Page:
Edinburgh-Glasgow via Falkirk High route is energised ahead of first electric passenger trains in December.
ELECTRIFICATION on the Edinburgh-Glasgow via Falkirk High route was energised on September 2, ahead of the first electric trains running in passenger service this December.
The 46-mile route is the first of four phases of the Edinburgh-Glasgow Improvement Programme (EGIP) to be energised. However, the electrics will enter traffic a year later than planned.
ScotRail spokesman Angus Duncan told RAIL the plan was for Class 380s to begin testing on the route from October, once the safety testing process that started on September 2 was complete, with the Hitachi Rail Europe-built Class 385s then entering traffic from December.
“We’re building the best railway Scotland’s ever had, and the electrification of the route between Edinburgh and Glasgow is a key part of that. The new Class 385s will mean faster journeys, more seats and better services for our customers,” he added.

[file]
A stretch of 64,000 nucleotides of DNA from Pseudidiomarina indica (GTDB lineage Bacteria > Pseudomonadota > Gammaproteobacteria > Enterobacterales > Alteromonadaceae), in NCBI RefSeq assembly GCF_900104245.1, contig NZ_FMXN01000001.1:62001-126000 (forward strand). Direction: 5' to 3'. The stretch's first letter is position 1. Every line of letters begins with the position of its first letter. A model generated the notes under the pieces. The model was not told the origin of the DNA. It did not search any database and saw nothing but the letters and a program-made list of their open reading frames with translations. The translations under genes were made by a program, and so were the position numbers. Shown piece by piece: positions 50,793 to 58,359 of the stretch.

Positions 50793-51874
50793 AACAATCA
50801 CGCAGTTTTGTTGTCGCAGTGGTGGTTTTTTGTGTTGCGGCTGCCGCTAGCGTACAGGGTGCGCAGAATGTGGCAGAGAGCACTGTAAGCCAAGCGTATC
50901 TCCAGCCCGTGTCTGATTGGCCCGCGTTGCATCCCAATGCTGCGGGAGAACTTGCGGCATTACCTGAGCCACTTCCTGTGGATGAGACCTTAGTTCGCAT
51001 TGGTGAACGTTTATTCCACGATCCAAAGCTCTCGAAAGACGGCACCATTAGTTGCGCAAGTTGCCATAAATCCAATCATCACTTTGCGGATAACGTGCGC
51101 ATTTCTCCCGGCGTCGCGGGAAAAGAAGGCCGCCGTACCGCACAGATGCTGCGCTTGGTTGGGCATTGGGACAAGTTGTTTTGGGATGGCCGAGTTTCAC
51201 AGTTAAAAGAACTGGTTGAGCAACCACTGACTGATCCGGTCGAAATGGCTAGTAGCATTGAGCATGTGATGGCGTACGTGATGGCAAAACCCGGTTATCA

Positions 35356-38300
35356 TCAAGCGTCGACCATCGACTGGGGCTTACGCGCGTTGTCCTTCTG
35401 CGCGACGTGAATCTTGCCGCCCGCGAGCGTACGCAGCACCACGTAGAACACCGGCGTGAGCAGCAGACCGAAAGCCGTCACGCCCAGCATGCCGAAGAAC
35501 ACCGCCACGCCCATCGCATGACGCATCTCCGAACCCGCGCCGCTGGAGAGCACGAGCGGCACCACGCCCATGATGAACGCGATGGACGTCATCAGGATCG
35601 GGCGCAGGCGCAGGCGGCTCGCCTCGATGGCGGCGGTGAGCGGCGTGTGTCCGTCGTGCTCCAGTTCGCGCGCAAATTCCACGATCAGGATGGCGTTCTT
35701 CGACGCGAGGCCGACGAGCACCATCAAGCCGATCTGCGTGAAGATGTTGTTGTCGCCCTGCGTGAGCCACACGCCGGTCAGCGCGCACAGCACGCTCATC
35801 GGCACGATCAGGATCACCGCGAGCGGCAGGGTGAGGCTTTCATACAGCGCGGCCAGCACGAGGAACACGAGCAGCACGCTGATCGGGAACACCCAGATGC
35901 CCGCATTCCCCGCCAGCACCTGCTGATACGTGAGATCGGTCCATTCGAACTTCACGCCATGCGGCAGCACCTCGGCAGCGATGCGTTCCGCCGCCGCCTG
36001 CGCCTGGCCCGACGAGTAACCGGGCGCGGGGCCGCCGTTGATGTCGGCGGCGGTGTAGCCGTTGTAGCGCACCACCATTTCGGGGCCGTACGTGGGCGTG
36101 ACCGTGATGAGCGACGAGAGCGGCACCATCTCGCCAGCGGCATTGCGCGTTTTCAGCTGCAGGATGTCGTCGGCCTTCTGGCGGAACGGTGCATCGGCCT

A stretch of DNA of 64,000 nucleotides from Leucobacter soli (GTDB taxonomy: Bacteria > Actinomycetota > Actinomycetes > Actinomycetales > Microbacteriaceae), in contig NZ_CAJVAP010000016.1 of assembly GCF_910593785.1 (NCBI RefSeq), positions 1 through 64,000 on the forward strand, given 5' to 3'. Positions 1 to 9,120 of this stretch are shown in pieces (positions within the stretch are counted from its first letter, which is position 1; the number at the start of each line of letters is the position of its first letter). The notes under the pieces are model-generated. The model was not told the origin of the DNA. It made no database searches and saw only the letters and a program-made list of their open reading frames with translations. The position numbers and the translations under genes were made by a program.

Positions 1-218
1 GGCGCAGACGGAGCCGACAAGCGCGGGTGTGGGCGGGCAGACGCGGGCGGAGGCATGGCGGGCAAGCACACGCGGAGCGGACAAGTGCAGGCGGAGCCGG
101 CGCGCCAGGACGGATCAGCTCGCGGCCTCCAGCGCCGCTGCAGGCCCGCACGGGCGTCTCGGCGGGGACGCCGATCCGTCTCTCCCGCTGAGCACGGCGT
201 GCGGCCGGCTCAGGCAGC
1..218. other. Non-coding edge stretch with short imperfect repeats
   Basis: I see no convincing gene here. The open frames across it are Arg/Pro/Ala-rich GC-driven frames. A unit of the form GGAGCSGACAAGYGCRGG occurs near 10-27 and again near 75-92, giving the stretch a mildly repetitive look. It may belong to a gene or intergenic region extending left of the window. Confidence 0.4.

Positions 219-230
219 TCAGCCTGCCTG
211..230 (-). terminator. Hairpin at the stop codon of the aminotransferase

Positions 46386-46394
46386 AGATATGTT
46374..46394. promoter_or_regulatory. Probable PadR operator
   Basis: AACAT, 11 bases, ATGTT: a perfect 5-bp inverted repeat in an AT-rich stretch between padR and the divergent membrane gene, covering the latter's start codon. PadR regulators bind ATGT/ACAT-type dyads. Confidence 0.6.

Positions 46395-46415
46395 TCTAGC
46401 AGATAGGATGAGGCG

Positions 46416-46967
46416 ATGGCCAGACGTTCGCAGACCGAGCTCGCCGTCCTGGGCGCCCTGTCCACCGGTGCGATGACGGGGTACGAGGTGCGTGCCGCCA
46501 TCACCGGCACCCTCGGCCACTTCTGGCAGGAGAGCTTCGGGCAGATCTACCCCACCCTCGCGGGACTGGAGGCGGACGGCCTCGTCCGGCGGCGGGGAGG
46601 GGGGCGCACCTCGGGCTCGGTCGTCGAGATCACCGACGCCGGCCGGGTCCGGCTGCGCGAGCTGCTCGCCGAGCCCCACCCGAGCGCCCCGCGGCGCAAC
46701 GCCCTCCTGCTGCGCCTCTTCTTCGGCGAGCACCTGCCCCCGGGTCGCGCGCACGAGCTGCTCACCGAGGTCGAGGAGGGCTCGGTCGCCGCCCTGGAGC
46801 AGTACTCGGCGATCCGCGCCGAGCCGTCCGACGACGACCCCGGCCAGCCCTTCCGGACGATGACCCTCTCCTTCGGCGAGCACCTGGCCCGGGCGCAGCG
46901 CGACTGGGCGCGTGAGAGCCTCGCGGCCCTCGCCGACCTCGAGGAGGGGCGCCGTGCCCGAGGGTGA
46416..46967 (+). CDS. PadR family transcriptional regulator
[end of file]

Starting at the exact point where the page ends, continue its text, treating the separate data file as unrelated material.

It’s planned that journey times of 48 minutes will remain this year, but be cut to 42 minutes next year. ScotRail Alliance Managing Director Alex Hynes told RAIL in early July that the route is designed to be the flagship in Scotland.
Delays to the electrification have been caused by the need to rework various designs to the overhead line equipment through some stations and under some bridges, to further enhance clearances in line with current European standards.
When this was confirmed in September 2016, Network Rail said industry guidance on these standards were issued after work on the delivery of the route clearance had begun in 2012. Electrification and remodelling of Glasgow Queen Street was completed in summer 2016.
The other three phases of the EGIP work to be completed are to Stirling, then on to Alloa and Dunblane, and then finally the Edinburgh-Glasgow via Shotts route. When the latter is completed, it will mean all four routes between Scotland’s two major cities are electrified.